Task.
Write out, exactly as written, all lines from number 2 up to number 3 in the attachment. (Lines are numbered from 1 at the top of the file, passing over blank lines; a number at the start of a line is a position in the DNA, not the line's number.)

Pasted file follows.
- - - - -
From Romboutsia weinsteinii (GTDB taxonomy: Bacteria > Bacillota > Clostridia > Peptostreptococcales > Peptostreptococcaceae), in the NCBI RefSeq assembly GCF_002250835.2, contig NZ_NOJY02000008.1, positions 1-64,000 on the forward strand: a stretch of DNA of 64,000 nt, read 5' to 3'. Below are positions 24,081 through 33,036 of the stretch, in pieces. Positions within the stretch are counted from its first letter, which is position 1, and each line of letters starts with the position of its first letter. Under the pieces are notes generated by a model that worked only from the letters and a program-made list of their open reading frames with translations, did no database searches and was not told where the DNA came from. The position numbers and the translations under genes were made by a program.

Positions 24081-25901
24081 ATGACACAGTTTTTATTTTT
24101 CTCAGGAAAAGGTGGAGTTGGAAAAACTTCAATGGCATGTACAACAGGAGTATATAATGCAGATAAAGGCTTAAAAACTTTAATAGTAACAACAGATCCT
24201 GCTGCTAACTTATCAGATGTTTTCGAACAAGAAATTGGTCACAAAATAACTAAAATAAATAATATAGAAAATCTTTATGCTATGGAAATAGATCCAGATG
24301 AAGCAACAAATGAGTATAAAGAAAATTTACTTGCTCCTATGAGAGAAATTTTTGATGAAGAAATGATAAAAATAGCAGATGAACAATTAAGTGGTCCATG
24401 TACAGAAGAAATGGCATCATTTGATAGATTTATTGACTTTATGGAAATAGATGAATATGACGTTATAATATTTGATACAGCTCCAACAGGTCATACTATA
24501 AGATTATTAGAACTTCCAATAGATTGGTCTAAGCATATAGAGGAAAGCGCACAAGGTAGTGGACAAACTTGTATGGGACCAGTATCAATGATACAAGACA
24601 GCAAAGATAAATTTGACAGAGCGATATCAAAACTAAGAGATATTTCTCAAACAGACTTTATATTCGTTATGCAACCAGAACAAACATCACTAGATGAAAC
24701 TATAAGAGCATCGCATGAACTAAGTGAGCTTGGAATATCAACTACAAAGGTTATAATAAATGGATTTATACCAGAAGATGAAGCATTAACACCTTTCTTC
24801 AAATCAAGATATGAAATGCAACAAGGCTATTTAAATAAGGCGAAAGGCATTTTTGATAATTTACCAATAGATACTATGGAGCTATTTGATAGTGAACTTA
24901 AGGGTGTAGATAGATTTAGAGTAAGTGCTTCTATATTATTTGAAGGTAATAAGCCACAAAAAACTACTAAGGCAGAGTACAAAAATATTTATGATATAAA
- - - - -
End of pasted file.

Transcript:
Positions 24081-25901
24081 ATGACACAGTTTTTATTTTT